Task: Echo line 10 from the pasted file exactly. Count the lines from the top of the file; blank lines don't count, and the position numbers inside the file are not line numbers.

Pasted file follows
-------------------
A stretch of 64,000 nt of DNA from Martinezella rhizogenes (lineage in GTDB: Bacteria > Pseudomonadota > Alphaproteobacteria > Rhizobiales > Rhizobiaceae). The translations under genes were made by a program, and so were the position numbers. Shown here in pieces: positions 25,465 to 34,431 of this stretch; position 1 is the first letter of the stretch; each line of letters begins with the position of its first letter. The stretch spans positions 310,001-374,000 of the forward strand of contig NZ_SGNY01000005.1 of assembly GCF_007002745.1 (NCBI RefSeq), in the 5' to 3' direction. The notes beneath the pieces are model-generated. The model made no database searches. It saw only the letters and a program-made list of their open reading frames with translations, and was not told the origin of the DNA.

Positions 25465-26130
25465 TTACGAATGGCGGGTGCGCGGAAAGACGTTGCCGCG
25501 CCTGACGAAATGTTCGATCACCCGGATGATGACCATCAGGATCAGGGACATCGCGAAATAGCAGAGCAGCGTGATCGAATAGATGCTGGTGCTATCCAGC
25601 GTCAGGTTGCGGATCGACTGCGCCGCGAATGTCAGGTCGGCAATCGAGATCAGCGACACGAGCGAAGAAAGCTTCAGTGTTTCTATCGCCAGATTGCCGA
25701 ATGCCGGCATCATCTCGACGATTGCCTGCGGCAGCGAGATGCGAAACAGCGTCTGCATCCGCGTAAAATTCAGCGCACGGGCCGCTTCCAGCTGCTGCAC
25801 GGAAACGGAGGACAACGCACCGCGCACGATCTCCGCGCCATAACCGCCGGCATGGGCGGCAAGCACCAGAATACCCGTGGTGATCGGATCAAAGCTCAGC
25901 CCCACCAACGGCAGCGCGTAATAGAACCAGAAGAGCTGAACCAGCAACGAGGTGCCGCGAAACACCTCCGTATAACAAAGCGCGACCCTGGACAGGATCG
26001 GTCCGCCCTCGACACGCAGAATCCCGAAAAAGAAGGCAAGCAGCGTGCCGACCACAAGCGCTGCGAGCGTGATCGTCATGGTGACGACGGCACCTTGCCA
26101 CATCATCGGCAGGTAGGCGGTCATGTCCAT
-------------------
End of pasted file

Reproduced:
26101 CATCATCGGCAGGTAGGCGGTCATGTCCAT